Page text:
Monday, October 21, 2013

Soviet City

(Or, alternatively: Back in the USSR)

Last night we got to see an amazing performance at the State Ballet by the Stars of the Russian Ballet.  I haven't seen men in tights since May or so, when we went to Don Quixote, which is clearly too long!  My only complaint is that the best pas de deux, in my opinion, was the second performance of the night, which made the rest of the very spectacular performances kind of a letdown.  I think I liked that one so much because it was just so different - not only was it set to Regina Spektor's "Après Moi," which made a nice contrast to the classical music that all the other performers danced to, but there was also such passion behind this dance, that it really just killed everything else for me.  I wanted to see more modern ballet like that!

Well, I wrote about the ballet already last year, but while last night's performance was the reason why I didn't sit down and blog yesterday, it also makes a good introduction to my topic for this week.  When reading about Ulaanbaatar you will not be able to escape the description of its ugliness, and how it has such a Soviet-era feel to it.  This is absolutely true, on both accounts.  UB is not going to win any beauty pageants for many a moon, but there is good reason for that.
If you look closely between the two ridgelines, you can see Zaisan Hill, where the above monument is now located.
Here's a photo of Ulaanbaatar from 1913 - a hundred years ago (you can see it and more like it in this post from Wall to Watch).  There's not a lot there, but that's what happens when you have a nomadic population.  You pull up tent stakes - or in Mongolia's case, ger posts - a few times a year, which means there's not much permanent development. 

That all changed when communism came to town.  Mongolia has a history with Russia, and while you might not jump off a bridge if your friend does it, when Russia jumped off the communism bridge, Mongolia decided they should, too (the looming presence of China might have had something to do with this).  And while communism might be long dead in Outer Mongolia, the friendship with Russia lives on, as does its communist legacy.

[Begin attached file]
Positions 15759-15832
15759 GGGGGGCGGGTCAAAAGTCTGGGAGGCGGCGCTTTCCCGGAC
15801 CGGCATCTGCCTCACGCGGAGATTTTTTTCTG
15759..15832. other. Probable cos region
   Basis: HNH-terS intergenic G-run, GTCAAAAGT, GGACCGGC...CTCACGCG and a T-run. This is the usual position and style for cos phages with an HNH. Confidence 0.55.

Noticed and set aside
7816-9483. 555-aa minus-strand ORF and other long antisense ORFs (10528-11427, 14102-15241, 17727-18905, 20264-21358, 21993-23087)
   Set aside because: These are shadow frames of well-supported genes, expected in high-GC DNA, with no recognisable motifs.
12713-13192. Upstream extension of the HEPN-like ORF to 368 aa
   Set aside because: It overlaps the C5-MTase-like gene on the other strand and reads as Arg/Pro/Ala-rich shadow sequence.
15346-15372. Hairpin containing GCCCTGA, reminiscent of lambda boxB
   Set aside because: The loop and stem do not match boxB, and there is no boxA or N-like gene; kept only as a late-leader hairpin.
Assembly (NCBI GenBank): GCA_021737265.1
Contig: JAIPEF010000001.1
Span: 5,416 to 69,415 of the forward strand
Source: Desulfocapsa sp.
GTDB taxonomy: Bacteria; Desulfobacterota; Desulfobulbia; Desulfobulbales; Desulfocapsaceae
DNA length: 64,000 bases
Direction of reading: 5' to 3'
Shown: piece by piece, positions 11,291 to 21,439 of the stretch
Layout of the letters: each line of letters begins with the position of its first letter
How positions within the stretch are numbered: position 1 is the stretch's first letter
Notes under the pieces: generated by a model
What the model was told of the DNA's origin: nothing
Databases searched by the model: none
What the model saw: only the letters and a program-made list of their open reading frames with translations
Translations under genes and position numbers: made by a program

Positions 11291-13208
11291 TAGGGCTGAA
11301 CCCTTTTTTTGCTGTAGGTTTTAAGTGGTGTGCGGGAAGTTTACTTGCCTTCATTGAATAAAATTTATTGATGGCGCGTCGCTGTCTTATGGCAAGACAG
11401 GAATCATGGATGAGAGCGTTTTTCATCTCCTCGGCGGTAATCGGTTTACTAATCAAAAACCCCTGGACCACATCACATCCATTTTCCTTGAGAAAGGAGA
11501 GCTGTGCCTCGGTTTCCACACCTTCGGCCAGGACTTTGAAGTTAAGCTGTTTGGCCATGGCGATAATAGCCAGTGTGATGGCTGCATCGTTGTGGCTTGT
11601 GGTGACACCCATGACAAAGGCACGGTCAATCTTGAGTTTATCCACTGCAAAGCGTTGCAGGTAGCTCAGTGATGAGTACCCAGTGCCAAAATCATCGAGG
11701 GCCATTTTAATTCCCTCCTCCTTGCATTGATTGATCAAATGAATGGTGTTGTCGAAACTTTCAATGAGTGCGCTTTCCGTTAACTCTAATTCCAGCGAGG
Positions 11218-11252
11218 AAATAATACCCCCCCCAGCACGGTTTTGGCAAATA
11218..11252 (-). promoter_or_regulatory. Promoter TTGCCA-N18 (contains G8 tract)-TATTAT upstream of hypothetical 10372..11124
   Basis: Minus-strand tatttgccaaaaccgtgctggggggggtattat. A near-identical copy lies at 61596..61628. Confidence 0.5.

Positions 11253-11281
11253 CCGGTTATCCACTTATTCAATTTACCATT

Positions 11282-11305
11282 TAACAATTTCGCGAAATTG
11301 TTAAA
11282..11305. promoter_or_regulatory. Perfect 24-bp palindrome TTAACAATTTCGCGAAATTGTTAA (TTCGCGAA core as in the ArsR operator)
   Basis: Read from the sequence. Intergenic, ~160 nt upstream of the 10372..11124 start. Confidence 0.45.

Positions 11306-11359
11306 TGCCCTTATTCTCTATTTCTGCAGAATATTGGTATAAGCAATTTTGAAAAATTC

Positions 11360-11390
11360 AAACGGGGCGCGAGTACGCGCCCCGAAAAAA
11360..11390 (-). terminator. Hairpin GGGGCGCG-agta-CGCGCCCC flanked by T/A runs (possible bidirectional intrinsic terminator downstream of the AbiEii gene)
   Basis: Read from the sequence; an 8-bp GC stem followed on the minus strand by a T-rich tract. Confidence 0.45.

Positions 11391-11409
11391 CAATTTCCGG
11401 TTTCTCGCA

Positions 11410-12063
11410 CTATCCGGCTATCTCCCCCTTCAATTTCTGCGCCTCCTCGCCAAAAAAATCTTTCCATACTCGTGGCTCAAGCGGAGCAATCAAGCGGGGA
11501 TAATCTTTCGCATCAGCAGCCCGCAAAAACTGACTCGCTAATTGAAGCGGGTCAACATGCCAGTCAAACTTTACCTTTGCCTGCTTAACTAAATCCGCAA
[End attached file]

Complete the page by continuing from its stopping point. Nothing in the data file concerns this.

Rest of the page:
For starters, there was a Lenin statue downtown up until last fall.  I've heard that in Russia you'd be hard-pressed to find either Lenin or Stalin, but although this statue was removed and sold, there are still remnants of him scattered around.  A building on east Peace Avenue, less than a block away from my favorite Indian place has "BИ ЛЕНИН" spelled into its side in bricks.  And the monument whose picture started this post, the Zaisan Memorial, has him pictured next to Sukhbaatar.
You'll see sculpture in the city made in the Soviet style.  Even if you know nothing about art, you should be able to pick on the not-so-subtle nuances in this photo and the top one of Zaisan.  Not only do they show epic themes of the people and the military, but the squarish, stylizes figures absolutely scream communism.

While you can't read too much into t-shirts in Asia (my favorite being one I saw in Korea, "A call to all chunkily penised men to do her and do her well"), in Mongolia it's a pretty fair bet that they know what the hammer and sickle mean, even without CCCP printed underneath.  In case you didn't know, CCCP is USSR in Cyrillic, and until the recent past there was a Russian restaurant by that name in town.  I may be wrong, but I have a feeling not even the hippest hipsters back home would be caught ironically wearing a communist t-shirt.

And I haven't even gotten to the architecture yet.  As I said earlier, just about everything in UB has been built since the beginning of the communist era, under the influence of Soviet style.  Well, the Soviets were definitely more about function than form, which is unfortunate, but since everything up here on the hill has been built in the last 8 or so years, we don't have to look at it (since mostly what I see out my window is construction, I'd probably prefer the ugly communist apartment blocks, but what can you do?)  But there is at least one nice aspect of these buildings:
Mosaic murals adorning the walls.  Many buildings have these taking up one whole wall on the outside, and again you may notice the sharp-edged figures, but the scenes are so nationalistic, featuring the Mongolian people and scenes from the countryside that you have to love them.  And while its communist years might not have been Mongolia's finest hour, their relationship with Russia not only saved them from being absorbed by China, it continues to reap benefits such as gorgeous visiting cavaliers from the Russian ballet.  All countries should be so lucky.

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